Now we know that Tim Murray's abrupt departure from the governor's race was not an episode of Father Knows Best. Like so many before him, the lieutenant governor has learned that hiding behind the more time with the family excuse only exposes you to more ridicule, skepticism and speculation. Just for once, I'd like to hear a politician say they're running for office because they can't stand to be around their loved ones. While I wait for that, let's advance the Murray story with a look back.
We now know that Murray had already been informed he was in trouble last fall when he began to feverishly raise campaign cash. I'm assuming that he decided then to bail out, but wanted to pump up his war chest. Despite being charged with taking illegal contributions, it is perfectly legal for him to use legitimate campaign funds to pay legal fees. He's already spent nearly eighty thousand dollars on lawyers.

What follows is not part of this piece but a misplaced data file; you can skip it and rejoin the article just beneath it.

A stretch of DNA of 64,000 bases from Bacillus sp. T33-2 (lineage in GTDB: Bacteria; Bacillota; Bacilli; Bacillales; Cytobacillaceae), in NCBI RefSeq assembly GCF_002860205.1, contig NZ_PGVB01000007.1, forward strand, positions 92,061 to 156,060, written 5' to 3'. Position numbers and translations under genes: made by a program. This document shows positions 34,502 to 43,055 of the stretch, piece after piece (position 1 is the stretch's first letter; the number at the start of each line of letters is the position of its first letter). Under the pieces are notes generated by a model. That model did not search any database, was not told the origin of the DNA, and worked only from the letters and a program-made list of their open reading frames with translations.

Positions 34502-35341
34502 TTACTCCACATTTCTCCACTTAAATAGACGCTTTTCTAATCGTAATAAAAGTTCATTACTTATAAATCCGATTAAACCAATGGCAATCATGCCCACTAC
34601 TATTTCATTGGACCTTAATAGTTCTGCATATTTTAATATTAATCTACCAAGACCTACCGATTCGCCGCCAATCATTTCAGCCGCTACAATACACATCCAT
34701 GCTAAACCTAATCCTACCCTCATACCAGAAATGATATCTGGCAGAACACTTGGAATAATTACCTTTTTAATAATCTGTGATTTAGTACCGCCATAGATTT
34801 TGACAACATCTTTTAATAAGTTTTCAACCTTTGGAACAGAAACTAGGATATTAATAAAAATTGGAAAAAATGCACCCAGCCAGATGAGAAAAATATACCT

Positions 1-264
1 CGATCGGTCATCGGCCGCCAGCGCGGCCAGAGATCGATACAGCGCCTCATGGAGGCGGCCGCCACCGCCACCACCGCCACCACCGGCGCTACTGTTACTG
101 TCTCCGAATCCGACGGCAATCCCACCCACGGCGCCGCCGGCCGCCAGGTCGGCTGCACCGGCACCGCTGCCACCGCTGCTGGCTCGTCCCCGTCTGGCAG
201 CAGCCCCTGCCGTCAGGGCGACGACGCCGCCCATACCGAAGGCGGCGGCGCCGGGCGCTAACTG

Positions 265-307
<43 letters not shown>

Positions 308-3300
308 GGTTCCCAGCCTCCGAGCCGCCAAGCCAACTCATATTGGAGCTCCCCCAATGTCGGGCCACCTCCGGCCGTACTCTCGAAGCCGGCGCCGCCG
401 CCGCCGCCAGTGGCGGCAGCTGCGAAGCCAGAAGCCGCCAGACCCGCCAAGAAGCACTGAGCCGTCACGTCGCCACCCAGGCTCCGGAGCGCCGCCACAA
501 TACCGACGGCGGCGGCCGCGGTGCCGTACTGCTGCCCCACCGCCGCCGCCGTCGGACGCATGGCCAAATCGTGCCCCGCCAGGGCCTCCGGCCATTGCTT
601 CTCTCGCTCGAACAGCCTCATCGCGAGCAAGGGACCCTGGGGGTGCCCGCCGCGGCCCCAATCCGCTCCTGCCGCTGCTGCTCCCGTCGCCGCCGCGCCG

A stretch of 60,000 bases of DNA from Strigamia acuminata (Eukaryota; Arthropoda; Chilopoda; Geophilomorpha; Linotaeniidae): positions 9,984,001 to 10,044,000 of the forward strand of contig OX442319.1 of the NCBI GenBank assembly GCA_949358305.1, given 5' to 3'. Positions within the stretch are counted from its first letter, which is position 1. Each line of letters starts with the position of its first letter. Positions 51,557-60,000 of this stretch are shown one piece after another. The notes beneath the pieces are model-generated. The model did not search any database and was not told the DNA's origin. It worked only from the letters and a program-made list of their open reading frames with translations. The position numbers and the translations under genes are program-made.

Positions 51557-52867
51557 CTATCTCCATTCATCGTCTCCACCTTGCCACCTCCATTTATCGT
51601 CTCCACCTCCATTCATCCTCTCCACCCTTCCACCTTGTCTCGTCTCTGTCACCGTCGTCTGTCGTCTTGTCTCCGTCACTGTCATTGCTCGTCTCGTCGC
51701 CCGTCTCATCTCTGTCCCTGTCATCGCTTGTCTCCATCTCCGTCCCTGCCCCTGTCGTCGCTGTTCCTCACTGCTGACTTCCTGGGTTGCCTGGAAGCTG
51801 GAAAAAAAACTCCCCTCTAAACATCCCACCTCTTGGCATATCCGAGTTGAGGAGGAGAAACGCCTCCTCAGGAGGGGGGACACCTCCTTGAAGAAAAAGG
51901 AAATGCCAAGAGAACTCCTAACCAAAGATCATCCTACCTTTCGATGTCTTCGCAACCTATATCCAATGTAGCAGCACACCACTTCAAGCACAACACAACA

Now let's move forward. The case rests in Attorney General Martha Coakley's lap. State campaign finance regulators say Murray violated the law by accepting donations from former Chelsea housing director Michael McLaughlin. The Office of Campaign and Political Finance asked the attorney general to conduct a criminal probe of Murray and members of his campaign team. Will she? I wonder. Perhaps there will be a nice tidy plea deal with a return of illegal contributions and a large fine. No jail time and maybe a soft landing in some distant corner of the bureaucracy with a 150K salary. Contrast that happy ending with what happened to Tim Cahill. Coakley didn't hesitate to drag the former treasurer and former democrat into court on charges that did not stick. The lieutenant governor's case is much easier to explain to a jury, but Tim Murray is a democrat in good standing. Did I just insinuate that the prosecution of Tim Cahill was more about politics and less about law? You bet I did.